Although the use of Roman numerals and Latin abbreviations is common in medical practice, it should be avoided. If your prescription has these, ask your doctor or pharmacist to clarify. To prevent errors, abbreviations should not be used. How to read prescription medical abbreviations:

  • o.d. = once daily or one time a day
  • b.i.d, bid, or BID = twice daily or two times a day
  • t.i.d., tid, or TID = thrice daily or three times a day
  • OU, OS, OD = both eyes, left eye, right eye (respectively)
  • AU, AS, AD = both ears, left ear, right ear (respectively)
  • gtts = drops
  • mL = milliliters
  • mg = milligrams
  • tsp. = teaspoon
  • tbsp. = tablespoon

Prescriber’s information

This is the last portion of the prescription. Here, the doctor’s full name, professional tax receipt (PTR) number, and PRC license number should be clearly printed. There should also be a signature of the doctor in order to make the prescription official.

Prescriptions that do not have these cannot be filled by a pharmacist. If your doctor forgot to sign your prescription, you should request for it to be signed.

Additionally, the name, specialty, hospital or clinic name, address, and contact number may be included. A logo is optional. Typically, you can find this information above the superscription.

Yellow prescriptions

In most cases, doctors use white prescription pads. If a doctor needs to prescribe a dangerous drug (e.g. zolpidem), it needs to be written on a yellow prescription. In addition to the parts mentioned above, the doctor should also have a S2 license number printed on the prescription.

There are three copies of a yellow prescription. The original copy belongs to the pharmacy that filled your prescription. The patients keeps one of the duplicate carbon copies. The last copy belongs to the doctor who prescribed the drug.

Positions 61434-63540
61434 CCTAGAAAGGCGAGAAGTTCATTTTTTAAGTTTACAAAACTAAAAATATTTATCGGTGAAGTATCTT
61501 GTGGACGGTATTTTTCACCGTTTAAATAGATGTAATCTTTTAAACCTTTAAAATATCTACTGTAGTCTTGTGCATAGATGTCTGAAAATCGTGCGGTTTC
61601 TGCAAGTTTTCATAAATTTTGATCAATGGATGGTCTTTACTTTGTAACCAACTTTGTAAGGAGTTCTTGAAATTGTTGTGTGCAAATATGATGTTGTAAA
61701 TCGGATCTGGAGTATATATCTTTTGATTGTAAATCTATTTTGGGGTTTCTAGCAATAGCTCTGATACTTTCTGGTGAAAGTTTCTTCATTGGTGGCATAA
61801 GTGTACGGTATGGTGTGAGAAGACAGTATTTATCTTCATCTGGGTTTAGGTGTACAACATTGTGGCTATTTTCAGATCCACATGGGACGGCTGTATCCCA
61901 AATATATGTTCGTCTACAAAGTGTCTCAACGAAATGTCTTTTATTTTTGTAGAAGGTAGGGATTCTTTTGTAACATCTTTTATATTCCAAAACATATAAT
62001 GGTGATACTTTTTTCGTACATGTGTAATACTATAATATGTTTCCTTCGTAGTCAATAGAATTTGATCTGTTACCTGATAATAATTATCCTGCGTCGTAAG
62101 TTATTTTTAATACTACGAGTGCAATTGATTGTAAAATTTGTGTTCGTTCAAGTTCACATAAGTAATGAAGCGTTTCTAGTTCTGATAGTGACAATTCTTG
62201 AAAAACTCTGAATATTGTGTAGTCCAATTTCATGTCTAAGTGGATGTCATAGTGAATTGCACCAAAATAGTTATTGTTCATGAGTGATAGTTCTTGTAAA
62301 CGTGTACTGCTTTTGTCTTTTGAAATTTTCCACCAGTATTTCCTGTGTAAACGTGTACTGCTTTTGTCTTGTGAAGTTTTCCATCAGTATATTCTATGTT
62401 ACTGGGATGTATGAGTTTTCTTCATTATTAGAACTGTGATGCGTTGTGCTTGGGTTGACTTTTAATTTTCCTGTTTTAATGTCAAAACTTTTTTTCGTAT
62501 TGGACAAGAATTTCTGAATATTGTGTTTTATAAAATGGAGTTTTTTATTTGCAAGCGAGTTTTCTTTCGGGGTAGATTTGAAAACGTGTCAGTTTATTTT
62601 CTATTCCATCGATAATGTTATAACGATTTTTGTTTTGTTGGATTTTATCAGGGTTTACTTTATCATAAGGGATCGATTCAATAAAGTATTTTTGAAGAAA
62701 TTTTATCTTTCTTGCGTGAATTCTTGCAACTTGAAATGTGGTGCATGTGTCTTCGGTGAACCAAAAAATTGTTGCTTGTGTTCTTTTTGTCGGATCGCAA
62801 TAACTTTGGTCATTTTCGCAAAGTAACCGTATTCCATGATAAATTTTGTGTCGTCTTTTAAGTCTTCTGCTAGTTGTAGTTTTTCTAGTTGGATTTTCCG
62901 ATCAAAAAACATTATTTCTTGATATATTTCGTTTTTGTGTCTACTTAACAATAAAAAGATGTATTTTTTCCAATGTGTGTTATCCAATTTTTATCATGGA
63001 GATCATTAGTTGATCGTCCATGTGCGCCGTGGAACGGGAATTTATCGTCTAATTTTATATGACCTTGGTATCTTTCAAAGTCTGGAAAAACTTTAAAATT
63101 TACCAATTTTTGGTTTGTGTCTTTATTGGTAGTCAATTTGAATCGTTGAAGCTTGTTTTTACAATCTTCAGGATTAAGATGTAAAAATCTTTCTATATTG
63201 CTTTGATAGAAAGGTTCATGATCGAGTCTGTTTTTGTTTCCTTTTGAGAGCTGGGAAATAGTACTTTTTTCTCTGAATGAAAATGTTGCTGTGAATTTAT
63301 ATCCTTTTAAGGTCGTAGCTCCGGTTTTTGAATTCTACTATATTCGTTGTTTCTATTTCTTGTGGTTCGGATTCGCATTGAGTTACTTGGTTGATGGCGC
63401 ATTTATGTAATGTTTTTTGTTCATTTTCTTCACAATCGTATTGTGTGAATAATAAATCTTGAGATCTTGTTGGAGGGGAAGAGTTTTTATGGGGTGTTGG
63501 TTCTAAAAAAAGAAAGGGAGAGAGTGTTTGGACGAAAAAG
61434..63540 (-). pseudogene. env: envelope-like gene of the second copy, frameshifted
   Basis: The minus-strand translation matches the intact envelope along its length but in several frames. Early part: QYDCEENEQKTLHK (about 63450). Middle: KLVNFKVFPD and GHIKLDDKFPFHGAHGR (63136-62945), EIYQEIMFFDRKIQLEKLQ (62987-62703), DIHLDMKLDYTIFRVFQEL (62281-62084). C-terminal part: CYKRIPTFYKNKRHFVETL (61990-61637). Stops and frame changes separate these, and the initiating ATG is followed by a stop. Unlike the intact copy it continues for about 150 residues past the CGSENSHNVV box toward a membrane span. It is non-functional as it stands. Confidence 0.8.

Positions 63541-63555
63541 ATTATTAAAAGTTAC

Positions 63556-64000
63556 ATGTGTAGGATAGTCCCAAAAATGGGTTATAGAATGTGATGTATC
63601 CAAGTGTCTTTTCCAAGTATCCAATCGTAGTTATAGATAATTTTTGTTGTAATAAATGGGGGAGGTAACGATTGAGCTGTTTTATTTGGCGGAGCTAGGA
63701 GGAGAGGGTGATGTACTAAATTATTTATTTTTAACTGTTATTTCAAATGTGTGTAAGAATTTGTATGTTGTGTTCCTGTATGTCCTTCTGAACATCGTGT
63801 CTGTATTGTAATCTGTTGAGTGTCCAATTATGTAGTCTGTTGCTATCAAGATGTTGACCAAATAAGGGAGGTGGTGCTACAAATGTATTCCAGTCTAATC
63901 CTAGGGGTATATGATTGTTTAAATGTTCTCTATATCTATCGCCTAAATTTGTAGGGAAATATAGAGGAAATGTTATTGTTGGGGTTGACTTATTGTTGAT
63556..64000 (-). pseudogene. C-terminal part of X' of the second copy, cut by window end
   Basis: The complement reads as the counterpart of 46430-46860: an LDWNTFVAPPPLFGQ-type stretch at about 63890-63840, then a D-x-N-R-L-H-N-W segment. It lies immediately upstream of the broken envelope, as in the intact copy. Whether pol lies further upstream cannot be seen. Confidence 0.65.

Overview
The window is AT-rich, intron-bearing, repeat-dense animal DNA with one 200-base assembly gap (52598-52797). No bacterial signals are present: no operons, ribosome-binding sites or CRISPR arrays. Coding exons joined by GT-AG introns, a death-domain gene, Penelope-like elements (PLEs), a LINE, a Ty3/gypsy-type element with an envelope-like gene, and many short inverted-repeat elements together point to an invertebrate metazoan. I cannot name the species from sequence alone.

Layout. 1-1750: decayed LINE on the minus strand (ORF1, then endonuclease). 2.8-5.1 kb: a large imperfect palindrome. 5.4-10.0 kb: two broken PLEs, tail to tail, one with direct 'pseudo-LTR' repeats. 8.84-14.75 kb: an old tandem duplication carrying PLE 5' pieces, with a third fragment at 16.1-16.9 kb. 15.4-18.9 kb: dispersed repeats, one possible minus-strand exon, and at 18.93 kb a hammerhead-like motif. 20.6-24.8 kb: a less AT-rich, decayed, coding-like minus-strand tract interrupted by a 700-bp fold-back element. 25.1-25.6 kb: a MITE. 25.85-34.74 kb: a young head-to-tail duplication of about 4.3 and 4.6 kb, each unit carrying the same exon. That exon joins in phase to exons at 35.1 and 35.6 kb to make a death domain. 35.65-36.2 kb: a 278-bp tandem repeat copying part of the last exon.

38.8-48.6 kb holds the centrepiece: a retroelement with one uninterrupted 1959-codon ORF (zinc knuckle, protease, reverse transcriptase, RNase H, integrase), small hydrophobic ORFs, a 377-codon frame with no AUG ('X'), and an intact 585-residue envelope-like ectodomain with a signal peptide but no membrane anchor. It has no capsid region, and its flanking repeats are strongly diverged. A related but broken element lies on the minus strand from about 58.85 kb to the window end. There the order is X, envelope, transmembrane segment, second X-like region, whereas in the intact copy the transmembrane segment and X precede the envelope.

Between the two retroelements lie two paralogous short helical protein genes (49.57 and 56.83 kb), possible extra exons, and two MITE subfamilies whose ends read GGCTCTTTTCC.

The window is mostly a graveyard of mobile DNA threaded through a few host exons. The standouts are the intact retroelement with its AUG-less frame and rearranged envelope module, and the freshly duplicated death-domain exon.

Key takeaways of how to read a prescription

Prescriptions are important documents that doctors write for their patients. To be valid, these must be completely and accurately filled out.

Do not give your prescription to another person unless they have an authorization letter and a valid ID from you. The purpose of a prescription is to give instructions to you and the pharmacist and it is also a legal document for record keeping.

Learn more about drugs and supplements, here.

Hello Health Group does not provide medical advice, diagnosis or treatment.

Sources
  1. Goodman & Gilman’s Manual of Pharmacology and Therapeutics. Appendix I: Principles of Prescription Order Writing and Patient Compliance. Accessed November 13, 2020
  2. Learn to read your prescription. https://consumermedsafety.org/tools-and-resources/medication-safety-tools-and-resources/know-your-medicine/read-your-prescription. Accessed November 13, 2020
  3. Republic Act No. 9165 – The Dangerous Drugs Act of 1972. Article III. Accessed November 13, 2020
  4. An Introduction to the Improved FDA Prescription Drug Labeling. https://www.fda.gov/media/72979/download. Accessed November 13, 2020
  5. List of Dangerous Drug Preparations. https://pdea.gov.ph/images/ComplianceService/2020/Oct2020/FINAL_DDP_LIST_WITH_COUNTRIES06Oct2020.pdf. Accessed November 13, 2020
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Written by Stephanie Nicole Nera, RPh, PharmD Updated Nov 23, 2020